Trade-Off between Relevance and Reliability

Relevant Information; Fair Value Model

Relevance is an accounting principle that indicates the capacity of influencing the end users of the financial statements in their decision-making process. End users can be either internal or external stakeholders. Fair value model is more relevant than historical cost method because it provides up to date information consistent with market, thereby increasing transparency and encouraging   prompt corrective actions. Information is relevant when it has the power to make a difference in a decision, when it has feedback value and when it is timely such that it is available to decision makers before it loses the power to influence their decisions (Shamkutz, 2010). Investors find fair value model more relevant because it represents the current market value of asset and liability, it provides feedback value and it is timely. In today’s rapidly changing business environment, to be relevant, the financial statements should reflect the underlying economic reality of the companies rather than the summary of past transactions. Fair value model satisfies this condition while the historical cost model does not. Fair value model improves transparency, comparability, and the timeliness of accounting information. Historical cost model on the other hand, does not provide information that is relevant for the users of financial information such as the investors because the information it provides is out of date and does not consider the effect of increase in investment property value, which is relevant information to assess the value of investment property.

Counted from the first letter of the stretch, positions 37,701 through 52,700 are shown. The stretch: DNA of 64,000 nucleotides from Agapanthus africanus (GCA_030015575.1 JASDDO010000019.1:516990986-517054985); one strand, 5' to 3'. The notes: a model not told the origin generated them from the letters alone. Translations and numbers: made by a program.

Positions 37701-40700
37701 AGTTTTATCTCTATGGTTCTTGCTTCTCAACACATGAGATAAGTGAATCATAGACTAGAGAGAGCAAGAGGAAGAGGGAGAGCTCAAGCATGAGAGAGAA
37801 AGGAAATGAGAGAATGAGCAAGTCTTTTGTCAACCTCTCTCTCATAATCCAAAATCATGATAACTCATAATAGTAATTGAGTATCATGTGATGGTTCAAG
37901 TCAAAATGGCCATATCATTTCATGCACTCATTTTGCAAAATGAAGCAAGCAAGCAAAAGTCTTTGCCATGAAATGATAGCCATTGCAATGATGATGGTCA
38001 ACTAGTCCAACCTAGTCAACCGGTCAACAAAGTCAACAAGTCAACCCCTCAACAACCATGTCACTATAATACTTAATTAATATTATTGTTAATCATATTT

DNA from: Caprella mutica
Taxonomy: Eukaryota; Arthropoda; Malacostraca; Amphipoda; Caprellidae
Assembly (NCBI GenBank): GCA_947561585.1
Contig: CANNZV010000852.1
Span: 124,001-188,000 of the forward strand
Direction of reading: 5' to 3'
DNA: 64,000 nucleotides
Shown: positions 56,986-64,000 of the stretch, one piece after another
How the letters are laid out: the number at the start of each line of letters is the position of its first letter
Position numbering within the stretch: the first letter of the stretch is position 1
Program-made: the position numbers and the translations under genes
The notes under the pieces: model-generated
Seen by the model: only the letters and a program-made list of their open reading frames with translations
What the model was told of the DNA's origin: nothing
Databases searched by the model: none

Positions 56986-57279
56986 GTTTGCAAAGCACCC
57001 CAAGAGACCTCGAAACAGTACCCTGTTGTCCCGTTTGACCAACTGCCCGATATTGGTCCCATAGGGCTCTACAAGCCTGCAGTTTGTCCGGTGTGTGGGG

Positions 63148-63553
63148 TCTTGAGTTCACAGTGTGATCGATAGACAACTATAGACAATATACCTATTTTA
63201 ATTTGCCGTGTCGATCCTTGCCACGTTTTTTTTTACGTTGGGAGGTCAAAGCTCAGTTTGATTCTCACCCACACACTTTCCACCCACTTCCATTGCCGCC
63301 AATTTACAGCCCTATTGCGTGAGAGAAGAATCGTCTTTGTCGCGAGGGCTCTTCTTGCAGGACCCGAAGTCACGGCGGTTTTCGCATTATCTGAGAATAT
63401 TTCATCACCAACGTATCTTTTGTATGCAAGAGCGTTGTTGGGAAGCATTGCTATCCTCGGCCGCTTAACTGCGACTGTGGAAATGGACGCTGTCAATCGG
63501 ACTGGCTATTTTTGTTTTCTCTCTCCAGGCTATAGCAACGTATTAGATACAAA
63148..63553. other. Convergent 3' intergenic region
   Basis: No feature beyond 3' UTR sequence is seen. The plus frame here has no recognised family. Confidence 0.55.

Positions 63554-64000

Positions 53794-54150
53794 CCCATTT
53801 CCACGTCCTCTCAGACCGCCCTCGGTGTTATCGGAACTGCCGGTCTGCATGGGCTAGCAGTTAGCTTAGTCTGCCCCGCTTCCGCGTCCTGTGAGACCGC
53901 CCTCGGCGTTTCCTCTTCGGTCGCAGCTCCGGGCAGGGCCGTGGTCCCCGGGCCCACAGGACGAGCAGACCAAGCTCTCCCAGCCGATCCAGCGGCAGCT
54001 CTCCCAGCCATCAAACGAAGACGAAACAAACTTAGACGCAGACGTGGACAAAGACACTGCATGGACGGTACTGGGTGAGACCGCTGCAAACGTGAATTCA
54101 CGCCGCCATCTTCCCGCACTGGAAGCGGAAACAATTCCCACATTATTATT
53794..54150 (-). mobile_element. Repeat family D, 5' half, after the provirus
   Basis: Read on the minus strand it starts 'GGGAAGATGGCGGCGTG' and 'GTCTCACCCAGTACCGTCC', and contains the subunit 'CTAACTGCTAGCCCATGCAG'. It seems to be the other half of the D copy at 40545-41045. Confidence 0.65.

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Reliable Information; Historical Cost Model